Washington Post columnist says Republicans aren’t racist but biracial families make them nauseous

33d82_diblashio-family-election-night-16x9Apparently Republicans aren’t racist. But the biracial family of future NYC mayor Bill de Blasio makes them want to vomit.

First Mike Bloomberg told us that Bill de Blasio was racist because he had a biracial family he didn’t keep locked up in a basement. Now, Washington Post Columnist Richard Cohen informs us that de Blasio’s family disgusts conventional people, who are not racist:

Today’s GOP is not racist, as Harry Belafonte alleged about the tea party, but it is deeply troubled — about the expansion of government, about immigration, about secularism, about the mainstreaming of what used to be the avant-garde. People with conventional views must repress a gag reflex when considering the mayor-elect of New York — a white man married to a black woman and with two biracial children.

First of all, it’s not clear what the hell Cohen is talking about. This reads more like a stream-of-consciousness-writing-without-lifting-your-pen-or-realizing-you’re-a-racism-apologist exercise than it does a column… meant for publication. But let’s try to break it down. Cohen is saying

  • Harry Belafonte called the tea party racist.
  • The Republican Party, however, is not racist. 
  • They just don’t like things like the government or the avant guard. 
  • The totally non-racist Republican Party is made up of conventional people who are nauseated by inter-racial marriage.

Here’s the thing. There are people who have visceral reactions to inter-racial marriage and relationships. And those people are racist. And it’s fine to write about these people. It’s just not cool to call them conventional. And when you are trying to prove that a group of people are not racist, you may want to not use evidence like nausea at the sight of interracial relationships.

What is still unclear, though, is what Cohen is saying about Harry Belafonte and the relationship between the tea party and the Republican Party. Is Cohen saying that while the tea party is racist, the Republican Party, which is distinct, is not? That Belafonte was right about the tea party? Is he saying that the Republican Party and the tea party are the same thing? And Belafonte was wrong to call them racist? I’m pretty sure Harry Belafonte’s racism-dar is more fine tuned than Cohen’s. Either way, I’m pretty sure Mr. Cohen owes Mr. Belafonte and Mr. de Blasio, and his entire family, and all bi-racial families, and all of New York City an apology.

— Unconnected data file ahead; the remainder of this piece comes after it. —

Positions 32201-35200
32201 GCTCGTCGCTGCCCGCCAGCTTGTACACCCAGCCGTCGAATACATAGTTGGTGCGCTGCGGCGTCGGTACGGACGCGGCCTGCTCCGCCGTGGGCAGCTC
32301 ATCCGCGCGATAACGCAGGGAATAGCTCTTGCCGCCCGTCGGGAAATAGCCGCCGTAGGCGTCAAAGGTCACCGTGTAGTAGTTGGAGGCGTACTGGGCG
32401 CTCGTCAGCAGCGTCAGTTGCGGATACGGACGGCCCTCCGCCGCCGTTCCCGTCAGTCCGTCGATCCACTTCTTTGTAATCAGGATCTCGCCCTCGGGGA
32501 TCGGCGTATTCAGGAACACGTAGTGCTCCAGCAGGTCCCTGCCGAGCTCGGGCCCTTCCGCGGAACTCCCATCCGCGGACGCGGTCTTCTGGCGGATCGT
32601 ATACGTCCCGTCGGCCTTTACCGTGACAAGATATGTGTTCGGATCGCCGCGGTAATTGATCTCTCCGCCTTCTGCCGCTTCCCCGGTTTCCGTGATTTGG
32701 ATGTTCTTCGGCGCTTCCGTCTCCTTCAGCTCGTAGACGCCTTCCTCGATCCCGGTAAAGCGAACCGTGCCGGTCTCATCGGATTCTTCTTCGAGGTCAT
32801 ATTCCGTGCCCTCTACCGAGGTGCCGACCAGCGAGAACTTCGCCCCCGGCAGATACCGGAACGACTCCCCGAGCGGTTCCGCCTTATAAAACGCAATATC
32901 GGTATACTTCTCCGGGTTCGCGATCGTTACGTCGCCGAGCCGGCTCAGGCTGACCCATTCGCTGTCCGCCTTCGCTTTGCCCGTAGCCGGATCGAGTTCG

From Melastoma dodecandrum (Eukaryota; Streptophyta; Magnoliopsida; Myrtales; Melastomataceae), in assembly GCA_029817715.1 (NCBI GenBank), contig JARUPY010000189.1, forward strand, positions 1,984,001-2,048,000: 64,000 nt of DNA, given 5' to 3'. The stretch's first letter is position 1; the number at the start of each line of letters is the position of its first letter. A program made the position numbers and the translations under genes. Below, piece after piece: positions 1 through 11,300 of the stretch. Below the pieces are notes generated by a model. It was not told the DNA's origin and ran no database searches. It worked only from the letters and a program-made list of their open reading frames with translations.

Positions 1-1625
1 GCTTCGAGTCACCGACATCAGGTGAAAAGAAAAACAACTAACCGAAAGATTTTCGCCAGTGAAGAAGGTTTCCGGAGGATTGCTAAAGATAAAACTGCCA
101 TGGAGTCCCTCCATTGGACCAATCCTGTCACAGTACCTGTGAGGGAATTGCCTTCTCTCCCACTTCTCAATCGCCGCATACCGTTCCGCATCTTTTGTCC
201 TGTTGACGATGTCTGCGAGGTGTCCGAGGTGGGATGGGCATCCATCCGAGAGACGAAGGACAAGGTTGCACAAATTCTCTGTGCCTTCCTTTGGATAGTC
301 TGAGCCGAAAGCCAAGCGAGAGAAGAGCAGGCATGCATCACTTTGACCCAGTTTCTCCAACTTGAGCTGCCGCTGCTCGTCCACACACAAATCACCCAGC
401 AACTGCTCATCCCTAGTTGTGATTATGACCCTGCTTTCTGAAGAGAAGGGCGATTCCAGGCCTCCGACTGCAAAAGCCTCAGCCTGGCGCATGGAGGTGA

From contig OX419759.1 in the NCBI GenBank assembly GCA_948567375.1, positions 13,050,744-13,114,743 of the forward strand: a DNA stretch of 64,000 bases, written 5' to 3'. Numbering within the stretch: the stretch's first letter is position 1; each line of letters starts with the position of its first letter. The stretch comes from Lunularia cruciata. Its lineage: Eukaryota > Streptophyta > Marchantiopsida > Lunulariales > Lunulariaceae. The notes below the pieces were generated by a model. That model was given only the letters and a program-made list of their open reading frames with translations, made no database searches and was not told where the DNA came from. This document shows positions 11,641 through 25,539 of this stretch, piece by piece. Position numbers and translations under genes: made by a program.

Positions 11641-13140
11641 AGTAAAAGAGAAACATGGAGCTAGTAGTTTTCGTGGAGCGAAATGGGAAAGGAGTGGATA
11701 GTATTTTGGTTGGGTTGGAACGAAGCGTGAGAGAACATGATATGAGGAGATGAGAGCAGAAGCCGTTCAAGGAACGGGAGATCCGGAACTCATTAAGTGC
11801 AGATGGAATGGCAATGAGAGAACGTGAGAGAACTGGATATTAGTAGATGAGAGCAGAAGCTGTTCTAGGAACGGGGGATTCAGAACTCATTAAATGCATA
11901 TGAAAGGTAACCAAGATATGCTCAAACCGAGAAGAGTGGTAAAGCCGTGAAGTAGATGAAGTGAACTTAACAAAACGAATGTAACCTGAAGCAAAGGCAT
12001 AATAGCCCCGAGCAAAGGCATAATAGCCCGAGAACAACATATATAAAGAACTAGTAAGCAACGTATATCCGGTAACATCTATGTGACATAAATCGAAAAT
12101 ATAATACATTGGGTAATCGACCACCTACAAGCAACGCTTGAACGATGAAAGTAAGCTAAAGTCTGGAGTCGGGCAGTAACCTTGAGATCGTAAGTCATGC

Screen Shot 2013-10-28 at 11.13.50 PMKatie Halper started identifying as a feminist at the age of 5 when she attended her first pro-choice rally and began calling out the musicals she watched instead of cartoons for being “prejudiced against women.”  She realizes this is a ridiculous photo. 


Born and raised on the mean streets of New York City’s Upper West Side, Katie Halper is a comic, writer, blogger, satirist and filmmaker based in New York. Katie graduated from The Dalton School (where she teaches history) and Wesleyan University (where she learned that labels are for jars.) A director of Living Liberally and co-founder/performer in Laughing Liberally, Katie has performed at Town Hall, Symphony Space, The Culture Project, D.C. Comedy Festival, all five Netroots Nations, and The Nation Magazine Cruise, where she made Howard Dean laugh! and has appeared with Lizz Winstead, Markos Moulitsas, The Yes Men, Cynthia Nixon and Jim Hightower. Her writing and videos have appeared in The New York Times, Comedy Central, The Nation Magazine, Gawker, Nerve, Jezebel, the Huffington Post, Alternet and Katie has been featured in/on NY Magazine, LA Times, In These Times, Gawker,Jezebel, MSNBC, Air America, GritTV, the Alan Colmes Show, Sirius radio (which hung up on her once) and the National Review, which called Katie “cute and some what brainy.” Katie co-produced Tim Robbins’s film Embedded, (Venice Film Festival, Sundance Channel); Estela Bravo’s Free to Fly (Havana Film Festival, LA Latino Film Festival); was outreach director for The Take, Naomi Klein/Avi Lewis documentary about Argentine workers (Toronto & Venice Film Festivals, Film Forum); co-directed New Yorkers Remember the Spanish Civil War, a video for Museum of the City of NY exhibit, and wrote/directed viral satiric videos including Jews/ Women/ Gays for McCain.

Katie is a writer, comedian, filmmaker, and New Yorker.

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